Hypoglycaemia in diabetes

This page from Great Ormond Street Hospital (GOSH) explains about hypoglycaemia when you have diabetes and how you should treat it. 


  • Hypoglycaemia or ‘hypo’ is the word used to describe a low blood glucose level
  • The blood glucose will be 3.9mmol/l or below

What causes hypos?

  • Too much insulin
  • Not enough food
  • Extra activity/exercise
  • Poor absorption of food
  • Some medications
  • Alcohol and drugs


  • These can be varied and people may experience very different symptoms
  • Common symptoms that occur are: hunger, feeling shaky, dizzy, sweating, headache, feeling angry and looking pale
  • If your blood glucose drops below 2.8mmol/l, the brain is not supplied with enough glucose and you may struggle to concentrate and/or your behaviour may change

How do I treat a hypo?

The 15 Rule

  • Treat a blood glucose of 3.9mmol/l or below (even if you feel alright)
  • Treatment is by taking a fast-acting carbohydrate by mouth
  • Treat as soon as possible, to prevent your blood glucose dropping even further. Correct treatment will also prevent your blood levels rising too high afterwards (rebound hyperglycaemia)
  • Carry hypo treatment with you at all times
  • You will need about 15g of fast-acting carbohydrate, this may vary depending on your age
Lucozade® 100mls or ½ cup
Glucose tablets 3 to 5 tablets = 3g carbohydrate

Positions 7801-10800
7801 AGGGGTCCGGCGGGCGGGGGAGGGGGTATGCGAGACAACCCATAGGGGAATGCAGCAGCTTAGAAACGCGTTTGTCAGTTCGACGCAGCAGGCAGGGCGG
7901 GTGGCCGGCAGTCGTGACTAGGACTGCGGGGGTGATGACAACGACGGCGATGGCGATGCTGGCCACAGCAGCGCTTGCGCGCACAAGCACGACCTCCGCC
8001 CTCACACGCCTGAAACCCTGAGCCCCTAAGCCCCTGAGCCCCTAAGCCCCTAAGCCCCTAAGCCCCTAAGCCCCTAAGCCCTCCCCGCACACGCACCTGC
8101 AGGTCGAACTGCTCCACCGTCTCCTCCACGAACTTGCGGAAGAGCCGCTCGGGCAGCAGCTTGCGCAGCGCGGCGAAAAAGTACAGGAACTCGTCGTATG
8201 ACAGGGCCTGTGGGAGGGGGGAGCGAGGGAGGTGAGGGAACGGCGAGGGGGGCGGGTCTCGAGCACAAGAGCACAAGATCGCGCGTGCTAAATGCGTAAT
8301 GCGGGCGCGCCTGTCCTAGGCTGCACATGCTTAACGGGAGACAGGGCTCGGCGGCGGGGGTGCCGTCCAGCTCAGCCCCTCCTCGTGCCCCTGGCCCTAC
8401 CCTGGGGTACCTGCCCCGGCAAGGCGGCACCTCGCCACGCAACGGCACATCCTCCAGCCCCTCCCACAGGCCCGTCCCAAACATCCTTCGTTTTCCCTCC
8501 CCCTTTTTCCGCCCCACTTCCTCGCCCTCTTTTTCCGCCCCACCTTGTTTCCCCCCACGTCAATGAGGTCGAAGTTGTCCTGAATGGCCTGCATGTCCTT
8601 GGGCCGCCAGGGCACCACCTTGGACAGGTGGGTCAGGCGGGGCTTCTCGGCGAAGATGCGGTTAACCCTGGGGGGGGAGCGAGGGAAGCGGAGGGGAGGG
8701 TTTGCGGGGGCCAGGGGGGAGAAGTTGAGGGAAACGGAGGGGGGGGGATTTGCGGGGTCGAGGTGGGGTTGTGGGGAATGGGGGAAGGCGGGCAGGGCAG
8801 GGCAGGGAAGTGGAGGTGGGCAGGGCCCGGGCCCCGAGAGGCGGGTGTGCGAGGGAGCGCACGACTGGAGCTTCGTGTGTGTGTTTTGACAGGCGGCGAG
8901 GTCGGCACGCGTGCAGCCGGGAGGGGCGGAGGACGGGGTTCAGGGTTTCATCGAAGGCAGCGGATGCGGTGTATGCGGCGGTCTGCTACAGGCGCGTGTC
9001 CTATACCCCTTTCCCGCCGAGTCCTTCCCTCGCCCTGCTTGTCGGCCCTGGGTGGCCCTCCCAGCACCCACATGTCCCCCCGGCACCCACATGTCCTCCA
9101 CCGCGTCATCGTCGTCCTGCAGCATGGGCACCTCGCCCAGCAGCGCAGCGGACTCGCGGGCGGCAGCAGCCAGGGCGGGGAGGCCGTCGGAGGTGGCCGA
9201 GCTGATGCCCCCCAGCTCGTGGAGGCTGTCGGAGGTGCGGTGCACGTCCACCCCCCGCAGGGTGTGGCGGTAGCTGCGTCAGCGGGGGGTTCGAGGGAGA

Non-diet fizzy drink 150 to 200mls = 1 mini can
Fruit juice 150 to 200mls = 1 small carton
Glucogel® 1 to 2 tubes - each tube has 10g
Jelly sweets such as Haribo®, Fruit Pastilles® or wine gums 1 very small packet or 4 to 6 sweets
  • Once you have treated the hypo, wait for 15 minutes and re-test. The aim is to restore the blood glucose back to a normal level, aiming to reach 5.6mmol/L.
  • Chocolate, biscuits, milk, bread, cakes and fruit are not suitable hypo treatments as the glucose is absorbed too slowly. Your blood glucose could continue to drop while the food is being absorbed
  • You should not need to eat more after treating your hypo. If you have a further hypo you may wish to consider eating some starchy carbohydrate.
  • If this happens regularly you should contact your diabetes team as your insulin may need adjusting.
  • If the hypo is just before a meal it is important to treat the hypo before eating. You may wish to consider taking insulin after eating in this situation.

Severe hypoglycaemia

  • This is uncommon
  • It is when your blood glucose has dropped too low and your brain cannot work properly
  • If you are conscious, then use the 15 rule
  • If you are unconscious, then nothing should be put in your mouth. You should be given the glucagon injection. A parent or carer can do this or they can call an ambulance and the paramedic will be able to give it instead. Glucagon works within 10 minutes
  • Once you have regained consciousness, you should eat some starchy carbohydrate.
  • After having the glucagon injection there is a risk of further hypoglycaemia so you need to be reviewed at your local hospital.
  • Any severe hypoglycaemia should be discussed with your specialist diabetes team to prevent it from happening again
The Children and Young People’s Diabetes Team in collaboration with the Child and Family Information GroupOctober 20152015C0203
Please note this is a generic GOSH information sheet so should not be used for the diagnosis or treatment of any medical condition. If you have specific questions about how this relates to your child, please ask your doctor.